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“The earthquake S-waves are arriving in 45 seconds!” reads a message that appeared on a Weibo user’s TV screen. (Picture: Wang-Qiuyan via Weibo)

Earthquake warning alerts Chengdu residents a minute before shaking starts

China claims to be the third country with an earthquake early warning system, after Japan and Mexico

This article originally appeared on ABACUS
Sixty-one seconds before residents in Chengdu felt the shaking caused by a 6.0 magnitude earthquake, many people were alerted to the upcoming tremors by a countdown from loudspeakers in their neighborhood. A “di di” sound that rang out each second accompanied the announcement warning of the earthquake already happening 261 kilometers (162 miles) away.

Some also saw messages that popped up on TV screens, which included the magnitude of the quake and the time left before it arrives.

These are all part of an earthquake early warning system developed by the Institute of Care-Life, a research lab founded in Chengdu in the wake of the 2008 Sichuan earthquake that killed more than 87,000 people. The system, named ICL, has been in use since 2013, and it has successfully warned of several major quakes in Sichuan and Yunnan provinces.
The system is similar to those already commonly used in seismically active countries like Japan and Mexico. When an earthquake occurs, two types of waves shoot out from the epicenter: The faster but mild P-waves, and the slower but stronger and more damaging S-waves.

P-waves are the first to reach the sensors deployed across the landscape, and the data is almost instantaneously sent to alert centers before appearing on people’s devices. This gives people some time to react before the S-waves arrive.

The system is still not well known in China. On social media, many people said they were impressed by the system, but many others said they were initially confused by the sound of the countdown.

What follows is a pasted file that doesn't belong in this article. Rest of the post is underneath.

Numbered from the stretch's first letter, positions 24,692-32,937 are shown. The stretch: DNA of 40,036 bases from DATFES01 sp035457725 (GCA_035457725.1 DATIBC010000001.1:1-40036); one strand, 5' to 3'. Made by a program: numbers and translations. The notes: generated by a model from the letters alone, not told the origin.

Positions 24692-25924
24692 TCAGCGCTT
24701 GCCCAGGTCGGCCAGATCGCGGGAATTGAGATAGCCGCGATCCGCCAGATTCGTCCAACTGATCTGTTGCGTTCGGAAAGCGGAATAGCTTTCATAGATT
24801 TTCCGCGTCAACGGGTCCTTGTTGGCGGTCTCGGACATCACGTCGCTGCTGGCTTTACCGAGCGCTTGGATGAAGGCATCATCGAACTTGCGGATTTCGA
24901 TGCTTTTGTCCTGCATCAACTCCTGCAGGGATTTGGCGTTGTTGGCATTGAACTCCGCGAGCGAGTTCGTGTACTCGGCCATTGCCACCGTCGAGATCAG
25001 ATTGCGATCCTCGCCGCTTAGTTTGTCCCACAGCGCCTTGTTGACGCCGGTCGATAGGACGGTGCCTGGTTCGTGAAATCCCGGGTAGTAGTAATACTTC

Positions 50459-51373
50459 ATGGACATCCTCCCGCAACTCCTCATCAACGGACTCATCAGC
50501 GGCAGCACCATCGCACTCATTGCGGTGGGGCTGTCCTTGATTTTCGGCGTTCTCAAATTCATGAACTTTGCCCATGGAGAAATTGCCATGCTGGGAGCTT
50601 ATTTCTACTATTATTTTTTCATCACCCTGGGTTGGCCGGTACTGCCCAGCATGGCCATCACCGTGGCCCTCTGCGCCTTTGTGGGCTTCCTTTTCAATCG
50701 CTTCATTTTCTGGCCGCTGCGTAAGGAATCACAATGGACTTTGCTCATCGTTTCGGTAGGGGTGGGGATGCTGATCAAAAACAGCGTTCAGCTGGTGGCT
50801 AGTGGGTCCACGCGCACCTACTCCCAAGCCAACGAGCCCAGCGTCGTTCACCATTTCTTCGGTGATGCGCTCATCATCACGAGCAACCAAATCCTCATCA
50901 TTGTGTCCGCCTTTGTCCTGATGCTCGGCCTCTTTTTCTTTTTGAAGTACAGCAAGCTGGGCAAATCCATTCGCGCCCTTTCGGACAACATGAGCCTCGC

“The earthquake S-waves are arriving in 45 seconds!” reads a message that appeared on a Weibo user’s TV screen. (Picture: Wang-Qiuyan via Weibo)
“I thought this was like a war-time siren, and I was so scared, really,” said one Weibo comment with more than 10,300 likes.
“I didn’t know it’s an earthquake warning either,” another user commented. “And then when the siren rang after the countdown, the building started to shake…”
But some other users were even more confused, having other things on their minds. Apparently some people thought it was a countdown for the 618 Shopping Festival, held annually by China’s ecommerce giant, according to a Weibo comment.
While not all residents are familiar with the system, China says it’s the third country with the ability to offer earthquake early warnings to the public. The first earthquake warning app in the US, ShakeAlertLA, just came out in January this year, and it only covers Los Angeles.
The China Earthquake Administration is also building a nation-wide earthquake early warning system, but the administration estimates that it won’t be completed until 2020, with a test run in 2021.
The capabilities of these systems are also still limited. It’s difficult to ensure that messages reach a huge number of people instantaneously.
These systems can’t predict an earthquake before it happens, either. They only offer warnings of upcoming tremors by a few seconds to tens of seconds in advance, according to Wang Tun, the head of the Institute of Care-Life.

So people further away from a quake are more likely to get warnings further in advance. For people near the earthquake epicenter, though, the warnings may not come in advance at all.

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